Sunday, 22 July 2012

Lets make some macarons!

Well, as I am sure you have all realised at this point, my blog is called 'Macarons and Miniskirts'. Now, I can't have 'macarons' in my title without sharing a macaron recipe that I use with all of you on this blog. So, I thought that it was about time that I did.
        Macarons make for a delicious and light snack or desert and can be perfect with a hot beverage. You can eat them at any time during the year, and most importantly, they look great! Also, being French, macarons are one of the many cakes that we take great pride in having invented and they are definitely one of my favourite foods in the whole world! 

       I'm sure that I am not the only person to have queued for an hour at Ladurée on the Champs-Élysées, just to get the chance to buy (and spend a fortune) on a few of these delicious treats. Luckily, with the recipe below, you can learn how to make your own macarons without the hassle and for much cheaper than if you were to buy them in Paris. 
       Unfortunately, macarons are slightly difficult to make and granted, your first attempt, as was my first attempt, is not going to be great. However, as with anything, practise makes perfect.


  1. 175g icing sugar
  2. 125g ground almonds
  3. 3 large free-range egg whites
  4. 75g caster sugar

For the Filling

  1. 150g butter, softened
  2. 75g icing sugar


  1. 1. Preheat the oven to 160°C/fan140°C/gas 3. Whizz the icing sugar and ground almonds in a food processor to a very fine mixture, then sift into a bowl.
  2. 2. In a separate bowl, whisk the egg whites with a pinch of salt to soft peaks, then gradually whisk in the caster sugar until thick and glossy. (At this point you can stir in flavour extract, such as peppermint or lemon, and corresponding colouring such as blue or yellow, to your meringue mixture, depending on what kind of macarons you want to make – see chef's tip. Or divide the meringue among different bowls if you want to make more than one colour).
  3. 3. Fold half the almond and icing sugar mixture into the meringue and mix well. Add the remaining half, making sure you use a spatula to cut and fold the mixture until it is shiny and has a thick, ribbon-like consistency as it falls from the spatula. Spoon into a piping bag fitted with a 1cm plain nozzle.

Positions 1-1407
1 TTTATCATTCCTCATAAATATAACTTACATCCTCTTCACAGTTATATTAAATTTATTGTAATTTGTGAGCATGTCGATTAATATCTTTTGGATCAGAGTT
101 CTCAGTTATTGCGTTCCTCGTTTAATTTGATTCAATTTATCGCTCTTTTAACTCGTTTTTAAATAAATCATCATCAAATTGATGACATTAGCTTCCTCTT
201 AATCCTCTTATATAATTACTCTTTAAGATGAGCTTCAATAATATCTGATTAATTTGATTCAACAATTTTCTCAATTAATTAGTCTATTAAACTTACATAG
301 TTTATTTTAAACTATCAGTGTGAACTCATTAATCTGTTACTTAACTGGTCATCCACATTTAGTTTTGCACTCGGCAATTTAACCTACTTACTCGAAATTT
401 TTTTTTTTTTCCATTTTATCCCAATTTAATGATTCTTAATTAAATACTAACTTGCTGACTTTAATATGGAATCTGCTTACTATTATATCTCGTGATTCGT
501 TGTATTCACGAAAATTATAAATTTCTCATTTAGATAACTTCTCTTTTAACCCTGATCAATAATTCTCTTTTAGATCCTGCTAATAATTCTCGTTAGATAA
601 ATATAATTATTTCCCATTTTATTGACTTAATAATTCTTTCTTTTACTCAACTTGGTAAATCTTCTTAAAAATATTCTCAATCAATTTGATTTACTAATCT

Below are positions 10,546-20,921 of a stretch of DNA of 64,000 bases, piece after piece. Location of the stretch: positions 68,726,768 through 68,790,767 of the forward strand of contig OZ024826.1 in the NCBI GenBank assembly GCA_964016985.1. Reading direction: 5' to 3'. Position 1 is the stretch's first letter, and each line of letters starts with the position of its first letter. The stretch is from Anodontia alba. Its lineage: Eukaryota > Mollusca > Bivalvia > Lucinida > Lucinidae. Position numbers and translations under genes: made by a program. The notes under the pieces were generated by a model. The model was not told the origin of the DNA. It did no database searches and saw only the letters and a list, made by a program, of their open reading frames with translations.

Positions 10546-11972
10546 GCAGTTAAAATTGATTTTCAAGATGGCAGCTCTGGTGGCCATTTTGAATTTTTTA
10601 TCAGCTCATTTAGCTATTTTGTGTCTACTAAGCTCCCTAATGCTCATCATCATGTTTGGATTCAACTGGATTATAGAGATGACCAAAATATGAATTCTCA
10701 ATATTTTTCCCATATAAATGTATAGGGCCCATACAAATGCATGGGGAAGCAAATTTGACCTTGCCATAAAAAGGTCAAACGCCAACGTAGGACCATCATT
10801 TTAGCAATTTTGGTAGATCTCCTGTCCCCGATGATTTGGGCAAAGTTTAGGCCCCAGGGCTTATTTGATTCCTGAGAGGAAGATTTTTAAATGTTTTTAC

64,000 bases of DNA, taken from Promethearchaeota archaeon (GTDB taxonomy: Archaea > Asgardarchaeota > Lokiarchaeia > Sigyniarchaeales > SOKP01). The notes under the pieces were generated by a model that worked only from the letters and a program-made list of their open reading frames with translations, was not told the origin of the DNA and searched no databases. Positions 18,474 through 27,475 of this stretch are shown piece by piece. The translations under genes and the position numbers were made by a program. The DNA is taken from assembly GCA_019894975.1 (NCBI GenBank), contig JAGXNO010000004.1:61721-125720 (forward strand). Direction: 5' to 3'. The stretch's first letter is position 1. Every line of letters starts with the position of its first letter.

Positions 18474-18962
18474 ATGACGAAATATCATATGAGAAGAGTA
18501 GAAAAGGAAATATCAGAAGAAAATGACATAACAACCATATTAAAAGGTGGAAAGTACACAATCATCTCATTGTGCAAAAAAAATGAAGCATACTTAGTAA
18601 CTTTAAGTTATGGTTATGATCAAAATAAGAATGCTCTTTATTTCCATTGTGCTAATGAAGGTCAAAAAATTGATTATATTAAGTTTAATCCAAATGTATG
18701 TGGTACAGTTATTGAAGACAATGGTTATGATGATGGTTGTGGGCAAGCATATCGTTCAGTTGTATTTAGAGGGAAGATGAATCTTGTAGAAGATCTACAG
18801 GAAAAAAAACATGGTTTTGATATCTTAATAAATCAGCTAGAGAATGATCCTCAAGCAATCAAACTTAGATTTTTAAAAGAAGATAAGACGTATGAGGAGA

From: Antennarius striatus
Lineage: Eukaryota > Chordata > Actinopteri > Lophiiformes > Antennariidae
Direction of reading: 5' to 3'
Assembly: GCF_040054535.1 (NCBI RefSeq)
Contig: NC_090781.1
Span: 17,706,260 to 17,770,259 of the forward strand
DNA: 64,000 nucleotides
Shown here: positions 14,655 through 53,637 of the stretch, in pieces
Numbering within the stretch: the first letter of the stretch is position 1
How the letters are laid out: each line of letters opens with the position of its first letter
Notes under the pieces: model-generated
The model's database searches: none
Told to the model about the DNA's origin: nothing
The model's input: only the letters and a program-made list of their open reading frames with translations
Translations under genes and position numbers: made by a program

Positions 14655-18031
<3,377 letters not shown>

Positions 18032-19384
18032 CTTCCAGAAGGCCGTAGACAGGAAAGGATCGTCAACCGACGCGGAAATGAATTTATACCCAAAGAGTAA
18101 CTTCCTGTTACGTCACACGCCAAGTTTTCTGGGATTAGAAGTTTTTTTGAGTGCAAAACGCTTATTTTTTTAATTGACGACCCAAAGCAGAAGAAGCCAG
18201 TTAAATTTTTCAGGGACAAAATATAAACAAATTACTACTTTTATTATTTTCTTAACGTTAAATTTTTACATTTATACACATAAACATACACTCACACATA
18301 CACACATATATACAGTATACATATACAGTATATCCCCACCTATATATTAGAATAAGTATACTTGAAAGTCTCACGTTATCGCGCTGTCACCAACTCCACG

4. 4. Line 2 baking sheets with baking paper. Pipe small rounds of the macaroon mixture, about 3cm across, onto the baking sheets. Give the baking sheets a sharp tap on the work surface to ensure a good ‘foot’. Leave to stand at room temperature for 10-15 minutes to form a slight skin. This is important – you should be able to touch them lightly without any mixture sticking to your finger. Bake for 15 minutes. Remove from the oven and cool.
  5. 5. Meanwhile, make the fillings (unless making chocolate macarons – see chef's tip). In a bowl, beat the butter until light and fluffy, then beat in the icing sugar. (You can now add flavouring or nuts, and colour – see chef's tip.) Use to sandwich pairs of macarons together.

Chef's Tip

Macarons taste wonderful plain, but why not add flavouring and colouring? Flavour extracts – such as raspberry, lemon and peppermint – and colourings are available in supermarkets and cake shops. 
        To add flavour and colour to your macarons, in step 2, add around ½ tsp flavour extract, then add the appropriate colouring, a drop at a time, until you reach the desired intensity. Flavour and colour the buttercream in the same way. For chocolate macarons, replace a quarter of the icing sugar with cocoa powder and use Nutella as the filling. For pistachio macarons, replace half the ground almonds with ground pistachios (whizz in a blender or finely chop by hand), and use green food colouring to achieve a pastel green. Fold chopped pistachios through the filling, if you see fit.

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